# How do I get particles to change color over time?

I saw a conversation on BlenderArtist.org where someone posted a node setup that supposedly would change the color of particles over time based on the Particle Info node's Index value. This is the graphic they posted:

However, when I tried to duplicate this effect, the particles don't change color over time.

Here is my blend file.

Here is the original conversation

• – gandalf3 Mar 27 '14 at 6:26
• i know this conversation is old, but i wanted to link a good video for everyone that, as me, still hit these conversations. youtube.com/watch?v=4HGb7Ce1yLU – gorevy May 27 '18 at 15:49

## Two Techniques to Have Particles Change Color Over Time

I discovered two ways to have particles change color over time, but they both start the same way:

1. First, create an object to be the particles for the particle system. I used a sphere in the videos below.
2. Create an object (I used a plane) and add a particle system to it with these settings:

• In the Emission section for the videos below, I have:
Number = 1000
Start = 1
End = 200

• In the Velocity section, set Normal to a desired value. I used 7.0 in the videos below.

• In the Render section, select Object and then for Dupli Object select the object you made for the particles in step 1.
3. Now add a material to the particle object. Here is where I discovered two different node tree configurations to create two different effects:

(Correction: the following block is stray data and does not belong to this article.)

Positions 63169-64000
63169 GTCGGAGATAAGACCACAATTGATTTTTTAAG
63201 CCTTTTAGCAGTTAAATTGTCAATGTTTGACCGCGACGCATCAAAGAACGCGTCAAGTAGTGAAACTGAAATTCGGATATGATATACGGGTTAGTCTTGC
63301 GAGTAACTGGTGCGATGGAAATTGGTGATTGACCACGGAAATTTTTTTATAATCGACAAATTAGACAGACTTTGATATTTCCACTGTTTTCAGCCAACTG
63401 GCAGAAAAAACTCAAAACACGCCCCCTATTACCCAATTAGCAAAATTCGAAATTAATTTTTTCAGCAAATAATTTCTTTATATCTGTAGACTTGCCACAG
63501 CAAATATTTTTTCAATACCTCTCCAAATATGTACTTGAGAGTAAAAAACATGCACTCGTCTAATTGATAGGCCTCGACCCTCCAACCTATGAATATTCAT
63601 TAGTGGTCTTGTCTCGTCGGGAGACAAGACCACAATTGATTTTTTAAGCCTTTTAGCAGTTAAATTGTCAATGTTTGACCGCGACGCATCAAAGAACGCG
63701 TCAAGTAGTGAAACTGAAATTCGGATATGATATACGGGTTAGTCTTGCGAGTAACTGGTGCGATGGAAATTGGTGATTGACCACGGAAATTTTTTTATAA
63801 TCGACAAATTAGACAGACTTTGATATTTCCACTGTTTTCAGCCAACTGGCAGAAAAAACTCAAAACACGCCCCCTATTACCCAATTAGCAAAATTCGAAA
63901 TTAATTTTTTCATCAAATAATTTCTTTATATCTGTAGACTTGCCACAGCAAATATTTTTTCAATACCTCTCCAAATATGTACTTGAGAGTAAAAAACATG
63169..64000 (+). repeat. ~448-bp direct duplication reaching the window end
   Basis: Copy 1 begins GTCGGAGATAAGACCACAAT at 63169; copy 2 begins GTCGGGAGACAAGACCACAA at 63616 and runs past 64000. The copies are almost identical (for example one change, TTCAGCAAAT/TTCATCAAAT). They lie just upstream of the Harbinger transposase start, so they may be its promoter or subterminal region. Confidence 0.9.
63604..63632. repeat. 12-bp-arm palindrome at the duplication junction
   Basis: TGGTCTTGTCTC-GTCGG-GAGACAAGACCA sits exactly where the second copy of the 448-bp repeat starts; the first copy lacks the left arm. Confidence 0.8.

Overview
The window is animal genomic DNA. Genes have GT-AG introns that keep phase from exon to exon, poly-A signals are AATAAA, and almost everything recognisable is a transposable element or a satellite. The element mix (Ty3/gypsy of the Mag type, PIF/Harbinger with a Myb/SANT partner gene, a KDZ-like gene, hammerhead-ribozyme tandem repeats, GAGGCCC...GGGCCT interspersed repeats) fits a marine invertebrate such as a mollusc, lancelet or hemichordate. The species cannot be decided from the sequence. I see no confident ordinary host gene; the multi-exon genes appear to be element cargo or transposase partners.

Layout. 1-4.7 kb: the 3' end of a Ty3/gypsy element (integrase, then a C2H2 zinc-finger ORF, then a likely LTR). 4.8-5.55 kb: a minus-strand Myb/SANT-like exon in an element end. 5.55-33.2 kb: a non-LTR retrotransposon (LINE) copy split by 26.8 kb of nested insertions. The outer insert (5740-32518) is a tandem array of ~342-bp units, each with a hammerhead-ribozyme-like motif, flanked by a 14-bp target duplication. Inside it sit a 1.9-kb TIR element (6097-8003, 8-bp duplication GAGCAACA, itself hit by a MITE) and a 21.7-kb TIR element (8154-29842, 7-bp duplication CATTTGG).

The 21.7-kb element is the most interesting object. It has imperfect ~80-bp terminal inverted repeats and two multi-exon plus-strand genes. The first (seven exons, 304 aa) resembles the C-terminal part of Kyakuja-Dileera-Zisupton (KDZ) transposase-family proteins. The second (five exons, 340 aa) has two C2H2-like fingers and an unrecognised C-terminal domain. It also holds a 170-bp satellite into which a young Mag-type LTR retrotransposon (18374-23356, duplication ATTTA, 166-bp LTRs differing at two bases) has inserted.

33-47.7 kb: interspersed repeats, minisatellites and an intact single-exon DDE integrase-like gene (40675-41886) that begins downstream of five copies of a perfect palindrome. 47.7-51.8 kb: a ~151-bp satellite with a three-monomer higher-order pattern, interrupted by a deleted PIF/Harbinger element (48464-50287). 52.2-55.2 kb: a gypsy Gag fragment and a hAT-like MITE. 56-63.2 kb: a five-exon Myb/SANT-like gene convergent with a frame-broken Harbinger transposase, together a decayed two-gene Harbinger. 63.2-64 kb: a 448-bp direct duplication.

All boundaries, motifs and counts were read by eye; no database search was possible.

## Effect #1: Each particle is a different color & stays that color over it's entire lifetime

For this technique the node tree for the particle object's material is made like this:

NOTE: For this effects, the Divide node's Value must be set to the number of particles in the particle system (here, it's 1000)

This technique was developed by kubo on BlenderArtists.org.

## Effect #2: All particles change color over the course of their lifetime

This is the node tree for this technique:

NOTE: For this effects, the Divide node's Value is set to a low number (here, it's 50), not to the number of particles

This technique was developed by Vader and Greg Zaal here on StackExchange.

## Previewing the Effect

If you want to see the colors changing in the 3D Viewport, the display mode must be set to Rendered

• To avoid having all your color ramp segments all squished together like that, don't divide by such a big number - not entirely sure, but I don't think the age is related to the number of particles. – Greg Zaal Mar 26 '14 at 6:12
• Greg, I edited my answer to reflect your point. Should we delete our comments now since they would no longer make sense to future readers? – Thom Blair III Mar 26 '14 at 12:50
• Sure, but one question - what is the lifetime of your particles set to? – Greg Zaal Mar 26 '14 at 15:44
• Greg, it's set to 200. (I updated my answer to have that too) – Thom Blair III Mar 26 '14 at 16:10

I am assuming you mean change color over lifetime.

The problem with your node setup is simple to fix. Simply use the Age output instead of the Index output.

• This method you describe here makes each particle change color over time, which is indeed a neat trick to know. However, if the Index value is used, it causes each particle to remain the same color throughout it's lifetime, but each particle is a slightly different color from the last one. – Thom Blair III Mar 25 '14 at 23:52